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You can move into heiress Huguette Clark's building, for $25 million

Brown Harris Stevens

A living room in the combined apartments. The buyer will be one floor below the mysterious apartment of heiress Huguette Clark.

NEW YORK — Curiosity seekers hoping for a glimpse of the New York apartment of the reclusive heiress Huguette Clark will have to make do for now with an extraordinary apartment for sale just one floor below hers in the same elegant co-op. The 18-room, 6,500-square-feet apartment, on the market for $25 million, will be created by combining the seventh-floor apartments of three owners at 907 Fifth Avenue, the historic building at 72nd Street overlooking Central Park's model boat pond.

Even at that size, the apartment would be dwarfed by the property of Clark, the late copper heiress, who has been the subject of a series of reports on msnbc.com about her vacant properties and the management of her fortune. When she died last May, she owned three apartments at 907 Fifth Avenue, with a total of 42 rooms. Two of her apartments make up the entire eighth floor, or about 10,000 square feet, with another 5,000 in an apartment that occupies half of the top floor, the 12th. It's estimated that in today's market her three apartments would sell for roughly $70 million. Though a court fight has begun over her $400 million estate, the executor could choose to sell the Clark apartments soon, perhaps this year.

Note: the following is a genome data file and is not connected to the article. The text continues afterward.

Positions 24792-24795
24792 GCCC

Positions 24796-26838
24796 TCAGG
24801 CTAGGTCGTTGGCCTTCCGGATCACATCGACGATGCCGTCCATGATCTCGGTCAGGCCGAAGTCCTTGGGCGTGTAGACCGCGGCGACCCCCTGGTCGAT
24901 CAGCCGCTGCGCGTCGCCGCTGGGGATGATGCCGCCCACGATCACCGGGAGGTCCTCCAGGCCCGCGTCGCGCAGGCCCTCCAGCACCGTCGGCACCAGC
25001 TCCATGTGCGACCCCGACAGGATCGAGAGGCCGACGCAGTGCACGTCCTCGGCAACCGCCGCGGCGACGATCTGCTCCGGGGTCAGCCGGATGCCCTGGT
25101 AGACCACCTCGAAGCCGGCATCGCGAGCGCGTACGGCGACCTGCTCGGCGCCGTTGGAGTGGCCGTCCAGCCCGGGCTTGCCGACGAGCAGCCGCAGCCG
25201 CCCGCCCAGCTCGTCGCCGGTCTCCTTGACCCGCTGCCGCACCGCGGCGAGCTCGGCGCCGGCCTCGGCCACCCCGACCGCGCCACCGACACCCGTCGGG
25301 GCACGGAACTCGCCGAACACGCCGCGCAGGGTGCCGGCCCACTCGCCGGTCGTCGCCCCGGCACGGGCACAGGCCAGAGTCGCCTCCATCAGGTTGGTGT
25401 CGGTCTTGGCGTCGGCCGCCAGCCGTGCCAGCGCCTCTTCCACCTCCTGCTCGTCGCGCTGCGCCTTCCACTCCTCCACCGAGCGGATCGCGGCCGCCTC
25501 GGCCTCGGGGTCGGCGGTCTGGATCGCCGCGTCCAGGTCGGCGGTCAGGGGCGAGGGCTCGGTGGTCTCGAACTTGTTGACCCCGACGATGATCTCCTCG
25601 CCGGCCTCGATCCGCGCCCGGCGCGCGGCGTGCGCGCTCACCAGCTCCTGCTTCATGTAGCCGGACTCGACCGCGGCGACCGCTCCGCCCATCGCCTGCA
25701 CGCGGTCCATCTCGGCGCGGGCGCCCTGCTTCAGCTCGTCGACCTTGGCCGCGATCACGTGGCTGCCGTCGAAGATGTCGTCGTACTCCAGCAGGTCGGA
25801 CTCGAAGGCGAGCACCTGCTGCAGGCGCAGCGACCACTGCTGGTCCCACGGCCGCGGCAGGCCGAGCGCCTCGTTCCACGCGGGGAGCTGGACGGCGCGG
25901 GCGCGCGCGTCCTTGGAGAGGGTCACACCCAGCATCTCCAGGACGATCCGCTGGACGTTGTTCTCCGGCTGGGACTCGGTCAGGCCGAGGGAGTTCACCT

Clark and her mother moved into the building in 1927 or 1928 after the death of Huguette's father, the former Sen. William Andrews Clark, in 1925. The mother and daughter moved down Fifth Avenue from the family's enormous home, at 962 Fifth Avenue, which was being demolished. Just a five-minute walk away, the Italian palazzo-style apartment building at 907 Fifth Avenue was designed by renowned architect J.E.R. Carpenter. It had the most expensive apartments in the city when it opened in 1915.

As The New York Times tells it, "Mr. Carpenter, who was described as 'the father of the modern large apartment' in New York City, was one of the building’s first residents. In the 1920s, he lived alongside oil barons, a tinplate king, a president of the New York Stock Exchange, and a Russian prince."

Martha Stewart, the design entrepreneur, also has an apartment in the building.

Brown Harris Stevens

The library in the combined apartments.

Brown Harris Stevens

A living room in the combined apartments offers a view of Central Park. One can see all the way from Central Park South to, at the north, glimpses of the George Washington Bridge.

 

Many of the apartments at 907 were eventually subdivided into smaller units. The combination will put three of those back together roughly as originally designed, replacing the servants area with more modern bedrooms. Two kitchens would need to be removed, and air conditioning installed. The new owner would face a co-op fee, including upkeep and taxes, of $12,618 a month, or $151,416 a year. (The Clark apartments cost her $28,500 a month, or $342,000 a year, while she lived for two decades in New York hospital rooms.)